Day 273—Betty Boop

This morning as I left for the gym, my first visit back after eating and drinking my way through Italy for three weeks, I noticed the light shining through my Betty Boop rose was quite lovely so I stopped to take a few photos to put off the inevitable torture for a few more minutes.

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f/5.6
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Day 272- Shoefiti

On our morning walk this morning in Redding where Bobo has been staying while I was away, I saw this pair of sneakers hanging over a power line. Sue said she’d heard that this sometimes means a drug dealer is nearby but I read there are lots of meanings, some drug-related but many, very benign. Regardless of the meaning,I think the term “Shoefiti” is priceless.

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ISO 100
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WB mistakenly set to tungsten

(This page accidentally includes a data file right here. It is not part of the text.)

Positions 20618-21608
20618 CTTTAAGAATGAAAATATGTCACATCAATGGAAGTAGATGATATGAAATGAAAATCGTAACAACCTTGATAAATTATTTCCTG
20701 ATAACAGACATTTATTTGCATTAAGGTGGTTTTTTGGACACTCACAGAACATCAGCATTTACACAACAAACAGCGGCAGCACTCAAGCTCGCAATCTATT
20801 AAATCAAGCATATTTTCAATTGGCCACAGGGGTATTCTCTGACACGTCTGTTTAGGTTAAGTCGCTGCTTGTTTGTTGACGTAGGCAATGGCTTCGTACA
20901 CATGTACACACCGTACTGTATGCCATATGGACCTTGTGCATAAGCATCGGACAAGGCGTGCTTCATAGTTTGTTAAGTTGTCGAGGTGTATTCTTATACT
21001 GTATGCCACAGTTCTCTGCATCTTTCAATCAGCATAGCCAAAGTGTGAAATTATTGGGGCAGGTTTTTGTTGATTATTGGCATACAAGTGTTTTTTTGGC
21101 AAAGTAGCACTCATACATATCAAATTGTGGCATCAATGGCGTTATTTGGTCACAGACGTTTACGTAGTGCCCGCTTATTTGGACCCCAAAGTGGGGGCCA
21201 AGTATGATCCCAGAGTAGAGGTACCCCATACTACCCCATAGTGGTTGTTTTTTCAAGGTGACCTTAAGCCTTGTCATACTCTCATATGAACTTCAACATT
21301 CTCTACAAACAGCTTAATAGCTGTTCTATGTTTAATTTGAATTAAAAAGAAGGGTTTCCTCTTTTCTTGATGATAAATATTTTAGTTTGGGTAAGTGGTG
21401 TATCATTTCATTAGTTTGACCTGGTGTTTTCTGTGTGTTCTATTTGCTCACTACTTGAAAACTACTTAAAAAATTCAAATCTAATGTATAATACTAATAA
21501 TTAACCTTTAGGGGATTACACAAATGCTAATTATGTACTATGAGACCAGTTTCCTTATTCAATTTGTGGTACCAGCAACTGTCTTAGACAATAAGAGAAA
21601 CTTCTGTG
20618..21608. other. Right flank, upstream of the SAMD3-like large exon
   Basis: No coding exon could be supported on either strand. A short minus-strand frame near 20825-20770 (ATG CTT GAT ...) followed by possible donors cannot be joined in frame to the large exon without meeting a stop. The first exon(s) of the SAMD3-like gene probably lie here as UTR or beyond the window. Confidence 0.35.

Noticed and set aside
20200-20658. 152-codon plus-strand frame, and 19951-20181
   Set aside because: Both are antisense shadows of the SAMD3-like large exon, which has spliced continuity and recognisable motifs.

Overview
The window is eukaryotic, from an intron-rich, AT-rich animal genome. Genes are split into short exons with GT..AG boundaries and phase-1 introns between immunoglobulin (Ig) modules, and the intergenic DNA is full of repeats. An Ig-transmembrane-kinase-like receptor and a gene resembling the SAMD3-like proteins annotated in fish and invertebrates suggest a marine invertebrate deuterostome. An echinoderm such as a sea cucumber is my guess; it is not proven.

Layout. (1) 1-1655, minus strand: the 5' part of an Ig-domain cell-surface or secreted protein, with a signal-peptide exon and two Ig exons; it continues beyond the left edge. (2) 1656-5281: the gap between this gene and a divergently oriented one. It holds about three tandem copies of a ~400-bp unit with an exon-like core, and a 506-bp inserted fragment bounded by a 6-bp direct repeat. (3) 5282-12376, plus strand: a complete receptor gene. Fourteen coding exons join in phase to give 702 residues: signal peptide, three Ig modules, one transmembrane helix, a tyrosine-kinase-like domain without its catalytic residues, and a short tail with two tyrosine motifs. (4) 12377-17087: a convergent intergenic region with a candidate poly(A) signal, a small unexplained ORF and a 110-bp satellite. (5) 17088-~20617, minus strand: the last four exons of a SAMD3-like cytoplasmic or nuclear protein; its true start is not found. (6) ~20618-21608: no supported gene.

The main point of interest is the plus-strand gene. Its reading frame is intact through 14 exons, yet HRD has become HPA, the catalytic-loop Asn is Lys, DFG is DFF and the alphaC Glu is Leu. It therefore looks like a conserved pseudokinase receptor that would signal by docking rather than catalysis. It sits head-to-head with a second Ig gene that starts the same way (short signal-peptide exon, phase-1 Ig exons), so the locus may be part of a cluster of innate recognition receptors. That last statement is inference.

SOOC

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Day 271— It’s Not The Stuff In The Green Can

I discovered the joy of cooking late in life and until I got my Microplane grater ten years ago or so, I had never grated my own parmesan cheese; I knew only of the packaged variety from Kraft that claims not to have any fillers, then proceeds to list fillers on its label…go figure. In Parma, we noticed that menus all listed Formaggio (cheese) as a course and whenever anyone ordered it, a huge chunk of Parmigiano Reggiano was wheeled to the table and pieces were chipped off using a coltellino, or small knife. When we visited the cooperative that produces Parmigiano Reggiano I wanted to bring home an entire wheel of this delectable cheese: it is high in calcium and other nutrients and lower in fat and sodium than other hard aged cheeses. Instead, I purchased two large slices, each over a kilo, and a couple of coltellini. One piece is a gift for my brother who also loves to cook and who has been caring for my parrot, Bobo, while I have been away. The other is mine, all mine, and I am already making a dent in it.